LONDON (AP) - Wild-card entry Alison Riske is one of four women keeping American hopes alive at Wimbledon.
The 126th-ranked Riske reached the third round at a Grand Slam tournament for the first time Friday, beating 44th-ranked Urszula Radwanska of Poland 4-6, 6-3, 6-4.
All four American women left in the draw - top-seeded Serena Williams, 17th-seeded Sloane Stephens, Madison Keys and Riske - will be in action Saturday.
While Williams is already a certified tennis star with 16 Grand Slam titles to her credit, Stephens, Riske and Keys are in the early stages of their careers.
``I think it's wonderful,'' said Riske, of the up-and-coming American women advancing together. ``I feel like now we have so many players. It's wonderful to see your friends doing well. We have a support system with each other.''
Riske's match against Radwanska was delayed by rain Thursday, which means she'll now play two days in a row.
She'll take on four-time Grand Slam quarterfinalist Kaia Kanepi, who eliminated No. 7 Angelique Kerber 3-6, 7-6 (6), 6-3.
Williams, the reigning Wimbledon champion, will play 42-year-old Kimiko Date-Krumm of Japan.
Stephens will complete her third-round match against Petra Cetkovska of the Czech Republic. The match was halted by darkness Friday after the two split sets.
The 52nd-ranked Keys takes on fourth-seeded Agnieszka Radwanska, a finalist last year, for a shot to reach a Grand Slam fourth round for the first time.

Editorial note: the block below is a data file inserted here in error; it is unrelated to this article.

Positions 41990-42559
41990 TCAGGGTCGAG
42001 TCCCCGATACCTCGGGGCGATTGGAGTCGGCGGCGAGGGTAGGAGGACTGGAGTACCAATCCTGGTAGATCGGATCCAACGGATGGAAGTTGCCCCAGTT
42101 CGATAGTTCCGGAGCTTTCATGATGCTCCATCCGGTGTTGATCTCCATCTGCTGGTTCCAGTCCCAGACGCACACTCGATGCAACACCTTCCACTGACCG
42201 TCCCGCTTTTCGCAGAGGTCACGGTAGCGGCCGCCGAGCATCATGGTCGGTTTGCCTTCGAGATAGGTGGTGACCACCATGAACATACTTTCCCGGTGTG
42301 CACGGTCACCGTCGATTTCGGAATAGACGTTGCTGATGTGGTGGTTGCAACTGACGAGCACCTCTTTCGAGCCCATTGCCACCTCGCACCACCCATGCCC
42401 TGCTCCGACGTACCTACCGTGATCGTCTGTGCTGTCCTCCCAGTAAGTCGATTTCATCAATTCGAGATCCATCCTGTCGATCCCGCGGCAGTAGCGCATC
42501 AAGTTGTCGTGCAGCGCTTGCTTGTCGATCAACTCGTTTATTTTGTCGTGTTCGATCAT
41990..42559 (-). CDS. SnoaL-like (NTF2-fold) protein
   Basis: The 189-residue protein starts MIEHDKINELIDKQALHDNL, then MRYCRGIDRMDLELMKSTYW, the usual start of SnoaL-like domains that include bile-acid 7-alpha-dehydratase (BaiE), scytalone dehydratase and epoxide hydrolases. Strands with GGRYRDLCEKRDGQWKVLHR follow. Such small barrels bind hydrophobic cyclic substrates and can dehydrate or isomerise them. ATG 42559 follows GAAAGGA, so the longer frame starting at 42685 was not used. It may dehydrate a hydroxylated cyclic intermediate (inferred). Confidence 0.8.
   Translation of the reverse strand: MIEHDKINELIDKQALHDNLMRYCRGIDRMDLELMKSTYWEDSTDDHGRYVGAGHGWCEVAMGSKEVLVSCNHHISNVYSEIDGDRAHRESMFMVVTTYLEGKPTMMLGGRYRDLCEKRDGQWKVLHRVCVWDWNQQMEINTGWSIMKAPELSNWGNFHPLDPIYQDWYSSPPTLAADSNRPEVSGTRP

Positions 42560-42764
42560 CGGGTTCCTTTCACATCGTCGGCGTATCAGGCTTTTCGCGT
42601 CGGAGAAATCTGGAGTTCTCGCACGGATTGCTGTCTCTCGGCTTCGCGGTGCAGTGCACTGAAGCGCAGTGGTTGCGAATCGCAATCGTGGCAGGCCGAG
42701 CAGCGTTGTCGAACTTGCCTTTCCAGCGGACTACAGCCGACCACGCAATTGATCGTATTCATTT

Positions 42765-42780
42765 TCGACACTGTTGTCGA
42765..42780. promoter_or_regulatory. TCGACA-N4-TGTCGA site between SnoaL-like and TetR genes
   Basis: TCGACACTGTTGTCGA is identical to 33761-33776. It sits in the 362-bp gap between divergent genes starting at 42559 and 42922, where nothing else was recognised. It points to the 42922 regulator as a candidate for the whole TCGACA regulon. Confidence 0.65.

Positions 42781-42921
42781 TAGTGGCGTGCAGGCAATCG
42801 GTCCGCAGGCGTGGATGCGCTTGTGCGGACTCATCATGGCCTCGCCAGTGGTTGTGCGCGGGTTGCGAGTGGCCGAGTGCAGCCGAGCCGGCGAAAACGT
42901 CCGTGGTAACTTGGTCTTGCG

The American men have not been as fortunate as the women at Wimbledon this year.
For the first time since 1912, a year when no U.S. men entered Wimbledon, there are no American men still in action in the third round.
The 126th-ranked Riske, who turns 23 Wednesday, was 0-5 at major tournaments until advancing at the All England Club when her first-round opponent retired in the third set.
Riske was offered a wild card into the Wimbledon main draw after she reached the Birmingham semifinals as a qualifier two weeks ago.
``If I can play like that here, I feel like I should be able to play like that anywhere,'' Riske said. ``I just feel like the grass suits my game. I love moving forward, being aggressive. I hope to translate the results from grass on to other surfaces.''
On Friday, Riske broke in the final game, converting her third match point when Radwanska put a backhand into the net.
``I was really nervous, but I tried to keep telling myself that I wasn't really at Wimbledon,'' said Riske, of her strategy in the last game. ``I told myself if I was going to lose that last game (with) her serving I was going to do it aggressively.''
Riske won the point on 33 of 48 trips to the net, accumulating a 43-16 edge in winners.
Every match Riske wins is a confidence builder, which she says helps her pursue the right match strategy.
``I just try to play my game, be aggressive, and stay in it until the end,'' she said.